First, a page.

ABC Kids Expo Strikes Balance with Growing Supply, Shifting Buyer Base
Self-installing car seats and organic bedding wasn’t just baby talk at ABC Kids Expo, the largest maternity and juvenile products trade show that took place Oct. 15-18 at the Las Vegas Convention Center.
With 1 million square feet, 14,000 attendees and 1,100 exhibitors, this has been the second best year for the show. Many of its areas are growing, but with economy just barely coming back and Internet commerce rapidly gaining speed, the model for success is changing.
“Majority of our attendees used to mom-and-pop stores,” said Larry Schur, ABC Kids Expo president. “Right now, there’s hardly anyone opening up stores and many have gone out of business. I’m hoping we’re at the bottom of that spiral.”
At the same time, just about every area of the show has seen growth. “Our apparel section is exploding,” Schur said. “We’re not known for apparel, but it has been the most searched-for category on our Web site. We increased the section because of the rising demand, but we couldn’t increase it enough.”
The Naturally Kids pavilion (organic products) and the Modern Child section (high-tech, high-end products) also have expanded.
Now the show’s big concern is keeping a healthy ratio of exhibitors and attendees. “For us, it’s not all about growing space, it’s about growing our retailer base,” Schur said. “Our focus is on creating value.”
Bringing international attendees and visitors is one such strategy. ABC Kids has produced North American pavilions at the Harrogate Nursery Show in the United Kingdom and Children's Baby Maternity Expo (CBME) in China. “We’re also looking at other countries where we can have reciprocal agreements for pavilions,” Schur said. “We’re also expecting a contingent of Chinese buyers next year.”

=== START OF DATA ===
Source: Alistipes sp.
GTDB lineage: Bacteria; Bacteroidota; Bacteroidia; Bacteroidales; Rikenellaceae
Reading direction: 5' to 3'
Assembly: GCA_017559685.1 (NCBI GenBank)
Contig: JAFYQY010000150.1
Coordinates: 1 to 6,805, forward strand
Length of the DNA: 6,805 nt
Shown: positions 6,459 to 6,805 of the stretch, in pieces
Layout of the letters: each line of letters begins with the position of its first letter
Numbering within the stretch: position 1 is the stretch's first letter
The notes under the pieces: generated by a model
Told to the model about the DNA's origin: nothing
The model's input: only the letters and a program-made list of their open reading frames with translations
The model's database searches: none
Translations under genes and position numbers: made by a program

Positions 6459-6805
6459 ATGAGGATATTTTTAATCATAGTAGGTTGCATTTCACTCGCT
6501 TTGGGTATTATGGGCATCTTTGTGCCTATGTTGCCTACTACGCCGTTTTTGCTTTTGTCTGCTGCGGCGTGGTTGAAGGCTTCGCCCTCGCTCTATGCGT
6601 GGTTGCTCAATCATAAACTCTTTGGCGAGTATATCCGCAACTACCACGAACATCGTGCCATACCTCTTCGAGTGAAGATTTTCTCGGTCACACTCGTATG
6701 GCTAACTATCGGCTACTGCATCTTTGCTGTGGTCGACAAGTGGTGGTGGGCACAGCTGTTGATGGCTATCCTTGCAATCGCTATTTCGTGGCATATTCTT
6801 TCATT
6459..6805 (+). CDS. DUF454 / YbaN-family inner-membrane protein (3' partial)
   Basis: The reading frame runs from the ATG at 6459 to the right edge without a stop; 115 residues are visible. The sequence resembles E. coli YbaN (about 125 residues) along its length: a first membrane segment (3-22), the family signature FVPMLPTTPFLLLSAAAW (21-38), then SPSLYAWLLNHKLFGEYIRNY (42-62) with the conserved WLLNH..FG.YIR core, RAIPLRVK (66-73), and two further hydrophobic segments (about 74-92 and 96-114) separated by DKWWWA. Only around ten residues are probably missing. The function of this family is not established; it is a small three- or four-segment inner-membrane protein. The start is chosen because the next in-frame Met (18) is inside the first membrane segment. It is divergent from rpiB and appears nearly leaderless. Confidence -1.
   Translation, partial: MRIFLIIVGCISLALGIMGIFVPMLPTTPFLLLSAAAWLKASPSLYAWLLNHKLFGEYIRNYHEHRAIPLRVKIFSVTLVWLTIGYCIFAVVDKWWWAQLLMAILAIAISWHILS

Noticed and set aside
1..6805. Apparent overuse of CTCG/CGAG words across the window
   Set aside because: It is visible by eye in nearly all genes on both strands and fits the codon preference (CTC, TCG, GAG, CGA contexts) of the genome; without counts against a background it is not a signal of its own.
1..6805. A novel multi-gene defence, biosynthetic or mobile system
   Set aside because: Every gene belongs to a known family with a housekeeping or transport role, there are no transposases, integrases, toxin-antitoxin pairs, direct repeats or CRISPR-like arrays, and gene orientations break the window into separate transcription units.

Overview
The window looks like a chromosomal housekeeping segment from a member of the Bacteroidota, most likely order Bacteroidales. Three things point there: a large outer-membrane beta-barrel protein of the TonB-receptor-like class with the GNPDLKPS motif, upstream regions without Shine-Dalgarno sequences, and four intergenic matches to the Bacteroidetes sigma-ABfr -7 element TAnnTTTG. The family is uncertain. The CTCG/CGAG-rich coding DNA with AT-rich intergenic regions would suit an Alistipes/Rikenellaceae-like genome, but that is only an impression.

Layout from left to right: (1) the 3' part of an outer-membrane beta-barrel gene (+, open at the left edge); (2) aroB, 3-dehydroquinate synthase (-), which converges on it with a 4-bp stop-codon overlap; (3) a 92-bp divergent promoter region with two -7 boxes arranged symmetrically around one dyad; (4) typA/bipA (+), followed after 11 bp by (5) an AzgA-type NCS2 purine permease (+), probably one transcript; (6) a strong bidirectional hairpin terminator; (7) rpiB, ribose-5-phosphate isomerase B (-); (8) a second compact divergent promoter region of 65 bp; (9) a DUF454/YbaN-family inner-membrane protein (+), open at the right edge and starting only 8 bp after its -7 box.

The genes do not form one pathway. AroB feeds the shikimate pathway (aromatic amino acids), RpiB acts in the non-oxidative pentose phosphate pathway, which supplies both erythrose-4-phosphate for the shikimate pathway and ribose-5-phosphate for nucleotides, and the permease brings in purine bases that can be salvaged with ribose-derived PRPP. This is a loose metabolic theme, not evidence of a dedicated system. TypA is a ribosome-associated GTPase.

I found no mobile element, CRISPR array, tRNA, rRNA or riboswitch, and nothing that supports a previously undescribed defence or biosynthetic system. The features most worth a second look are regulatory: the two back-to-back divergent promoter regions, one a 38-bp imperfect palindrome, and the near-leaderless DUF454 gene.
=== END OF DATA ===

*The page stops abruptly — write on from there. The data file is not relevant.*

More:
Internet commerce also is responsible for driving many small stores out of business, but at the same time creating a whole new frontier. Amazon.com sent a large buying team, was a sponsor at ABC Kids Expo and offered classes for exhibitors on how to sell their discontinued products.
As e-commerce shifts from several major brands to more curated sites and mommy portals that also sell products, there likely are to be new sources of procurement-ready attendees.
Candice Egnew, a buyer with Right Start, said she was looking for car seats and strollers. Her company has several brick-and-mortar stores, but also does a large portion of its business online. “It was exciting to see new product launches,” she said. “I had appointments the entire time I was at the show."
Egnew noted that many are waiting longer to have kids and when they do, they are ready to spend. “We can’t keep high-end brands in stock,” she added. An average price tag on a stroller? $700.
Exhibitor 4moms introduced a self-installing car seat that also runs self-diagnostics. “We’ve been really busy at the launch and very steady since,” Nicole Cardamone said. “We have pretty good distribution right now, so we’re mostly looking to build relationships with our current partners.”
Buyer Shirley Beard is exactly the kind of buyer the show has come to rely on. The owner of Itty Tibby’s Closet, she is growing the kids’ boutique side of her business.
“I’m finding great things here that are not even on the market yet,” she said. “The economy is still an issue, and I have to be careful with my spending. The ones who offer to just buy a few instead of a minimum or offer to try out their product for 90 days are more appealing to me.